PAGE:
Historically, most companies have viewed their EHS department as a necessary evil that must be retained to avoid regulatory infractions. However, some companies have shifted their thinking to include their EHS departments as profit centers through re-classifying wastes as revenue streams and identifying opportunities for cost reductions and cost avoidance. This transition is becoming more noticeable as companies implement ISO programs, look for ‘Greener’ products and attempt to reduce the use of raw materials. The following include techniques to demonstrate to executive managers that an EHS department can serve as more than just an overhead expense:
And, as always, DOCUMENT, DOCUMENT, DOCUMENT. Without an accurate baseline, results are hard to demonstrate.
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Does that activity add value? The answer can provoke friendly debates, heated arguments, tears, hurt feelings, and the occasional fist fight. And that’s just among lean project team members! It can be even worse between lean practitioners and front-line workers, whether they are in a factory, warehouse, retail store, or office.
Think about it from this perspective: How would you feel if someone told you ‘What you do all day long is not a value-add activity’? That is the reason it is important to make a distinction between the person performing an activity, and the activity itself.
Yet despite the difficulty of defining value, it is a key skill for any successful lean practitioner. In the book Lean Thinking by Womack & Jones (1996) they proposed a basic approach to implementing lean that consisted of a five step process. The authors stated that “Specifying value accurately is the critical first step in defining lean thinking”.
In other words, before you can move forward in applying various lean concepts it is important to begin with a clear understanding of what constitutes a value-add – and non-value-add – activity. In the book mentioned above the authors address this topic further by noting that:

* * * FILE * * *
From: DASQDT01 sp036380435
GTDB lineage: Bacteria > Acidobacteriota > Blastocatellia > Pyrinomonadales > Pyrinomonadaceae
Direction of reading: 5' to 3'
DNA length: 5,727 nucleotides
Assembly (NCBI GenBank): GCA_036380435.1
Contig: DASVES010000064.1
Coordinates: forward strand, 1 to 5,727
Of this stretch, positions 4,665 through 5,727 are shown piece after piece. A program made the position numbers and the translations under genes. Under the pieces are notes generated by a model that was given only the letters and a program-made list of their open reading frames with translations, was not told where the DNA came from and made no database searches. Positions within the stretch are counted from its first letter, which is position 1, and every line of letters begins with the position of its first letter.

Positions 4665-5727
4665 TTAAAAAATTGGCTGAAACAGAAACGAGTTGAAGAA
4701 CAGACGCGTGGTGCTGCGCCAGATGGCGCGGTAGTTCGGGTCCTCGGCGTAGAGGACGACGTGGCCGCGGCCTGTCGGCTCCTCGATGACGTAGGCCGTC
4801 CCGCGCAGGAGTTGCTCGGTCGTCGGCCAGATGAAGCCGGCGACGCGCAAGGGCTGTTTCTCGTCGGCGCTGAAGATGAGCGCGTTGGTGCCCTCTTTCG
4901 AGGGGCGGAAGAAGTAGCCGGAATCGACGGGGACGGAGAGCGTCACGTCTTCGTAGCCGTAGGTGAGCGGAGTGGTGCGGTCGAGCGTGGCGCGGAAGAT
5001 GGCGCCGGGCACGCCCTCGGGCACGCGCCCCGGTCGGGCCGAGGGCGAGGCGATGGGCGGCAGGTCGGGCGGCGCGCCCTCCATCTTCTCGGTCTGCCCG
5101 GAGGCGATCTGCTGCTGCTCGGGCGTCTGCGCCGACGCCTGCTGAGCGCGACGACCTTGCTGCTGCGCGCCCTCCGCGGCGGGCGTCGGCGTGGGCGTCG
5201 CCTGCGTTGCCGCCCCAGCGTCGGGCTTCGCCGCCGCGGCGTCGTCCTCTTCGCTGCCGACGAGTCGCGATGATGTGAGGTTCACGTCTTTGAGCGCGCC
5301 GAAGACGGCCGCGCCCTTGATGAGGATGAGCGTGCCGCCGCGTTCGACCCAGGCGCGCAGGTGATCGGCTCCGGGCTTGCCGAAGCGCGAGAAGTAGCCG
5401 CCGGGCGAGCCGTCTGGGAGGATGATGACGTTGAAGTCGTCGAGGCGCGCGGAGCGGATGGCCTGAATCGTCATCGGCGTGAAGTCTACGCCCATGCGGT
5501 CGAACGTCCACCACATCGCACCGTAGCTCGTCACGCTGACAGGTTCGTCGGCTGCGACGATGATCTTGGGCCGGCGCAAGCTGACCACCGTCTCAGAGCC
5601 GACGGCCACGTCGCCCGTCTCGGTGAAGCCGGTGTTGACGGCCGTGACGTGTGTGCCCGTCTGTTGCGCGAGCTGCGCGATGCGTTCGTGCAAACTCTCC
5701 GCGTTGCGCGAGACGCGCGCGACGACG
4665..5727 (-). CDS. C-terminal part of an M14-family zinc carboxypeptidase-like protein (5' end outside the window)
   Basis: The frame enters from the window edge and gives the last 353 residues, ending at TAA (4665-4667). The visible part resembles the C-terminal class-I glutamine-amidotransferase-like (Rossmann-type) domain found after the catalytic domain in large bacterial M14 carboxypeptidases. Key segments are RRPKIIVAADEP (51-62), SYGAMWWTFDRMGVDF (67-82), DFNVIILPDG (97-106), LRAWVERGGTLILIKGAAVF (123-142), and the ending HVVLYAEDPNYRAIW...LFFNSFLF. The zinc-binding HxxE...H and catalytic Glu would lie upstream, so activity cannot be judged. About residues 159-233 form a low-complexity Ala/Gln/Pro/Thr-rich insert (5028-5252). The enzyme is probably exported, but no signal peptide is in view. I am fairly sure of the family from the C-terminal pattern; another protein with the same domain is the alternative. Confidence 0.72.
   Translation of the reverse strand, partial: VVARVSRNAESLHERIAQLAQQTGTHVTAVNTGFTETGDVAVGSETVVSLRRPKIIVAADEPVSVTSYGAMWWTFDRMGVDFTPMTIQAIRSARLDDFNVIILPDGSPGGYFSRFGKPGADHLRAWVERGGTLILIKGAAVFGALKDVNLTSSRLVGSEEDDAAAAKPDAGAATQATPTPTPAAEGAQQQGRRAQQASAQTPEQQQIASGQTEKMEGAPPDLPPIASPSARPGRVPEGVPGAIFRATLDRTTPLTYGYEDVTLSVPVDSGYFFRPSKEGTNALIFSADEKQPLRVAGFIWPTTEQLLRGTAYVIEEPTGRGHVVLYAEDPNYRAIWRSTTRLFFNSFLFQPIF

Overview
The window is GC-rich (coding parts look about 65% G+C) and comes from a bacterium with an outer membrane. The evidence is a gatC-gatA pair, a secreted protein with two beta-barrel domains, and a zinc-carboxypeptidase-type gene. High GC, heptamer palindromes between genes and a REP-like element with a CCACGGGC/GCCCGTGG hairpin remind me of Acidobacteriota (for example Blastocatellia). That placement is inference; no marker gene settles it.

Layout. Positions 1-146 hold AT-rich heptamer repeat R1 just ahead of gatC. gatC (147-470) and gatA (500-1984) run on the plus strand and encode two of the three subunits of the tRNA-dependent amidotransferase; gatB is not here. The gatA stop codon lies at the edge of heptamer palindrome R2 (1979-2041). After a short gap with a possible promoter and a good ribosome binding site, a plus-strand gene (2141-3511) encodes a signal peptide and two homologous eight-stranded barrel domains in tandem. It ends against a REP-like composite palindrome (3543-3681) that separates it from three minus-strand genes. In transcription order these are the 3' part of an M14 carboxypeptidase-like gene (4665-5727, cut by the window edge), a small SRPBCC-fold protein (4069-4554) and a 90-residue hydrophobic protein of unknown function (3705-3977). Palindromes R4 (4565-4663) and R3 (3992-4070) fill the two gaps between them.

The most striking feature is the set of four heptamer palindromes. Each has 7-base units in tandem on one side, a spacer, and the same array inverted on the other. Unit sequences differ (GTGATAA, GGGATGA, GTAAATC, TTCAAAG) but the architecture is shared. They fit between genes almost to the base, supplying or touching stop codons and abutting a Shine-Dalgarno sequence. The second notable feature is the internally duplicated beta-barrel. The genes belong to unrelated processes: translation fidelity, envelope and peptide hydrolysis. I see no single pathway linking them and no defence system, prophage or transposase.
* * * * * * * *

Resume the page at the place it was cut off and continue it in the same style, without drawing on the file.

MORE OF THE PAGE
“Value can only be defined by the ultimate customer. And it’s only meaningful when expressed in terms of a specific product (a good or a service, and often both at once) which meets a customer’s needs at a specific price at a specific time.”
Several years ago I investigated the topic of value in order to make a presentation at an engineering conference. What I discovered was that different writers had different explanations of value-add. Consider these definitions from that research:
Value is added by changing the form of something or by moving it closer to the customer
Activities that must be performed to meet customer requirements
Value-added time may be thought of as any time spent on actually transforming the product toward its final configuration.
Value-added steps (or activities) are those that matter to the customer (external or internal); all others are nonvalue added. If there is disagreement over whether a step is value or nonvalue-added, it is best to err on the side of calling it value-added.
Any activity that increases the market form or function of the product or service. (These are things the customer is willing to pay for.)
The overarching themes seen in these definitions are two-fold:
1) Change to materials OR information
2) Something for which a customer will pay
In other words, if an activity results in a change to materials OR information AND if a customer would be willing to pay for that activity, then said activity should be classified as value-add. Examples in the world of manufacturing include tasks such as cutting, welding, assembling, and painting. In terms of service processes, examples include checking in a person at a hotel, answering technical questions via a helpdesk, mowing a lawn, and assisting a customer with the use of a new product. In the world of transactional processes, examples of value-add activities include capturing customer requirements, analyzing data, writing reports, making key decisions, and communicating needed information.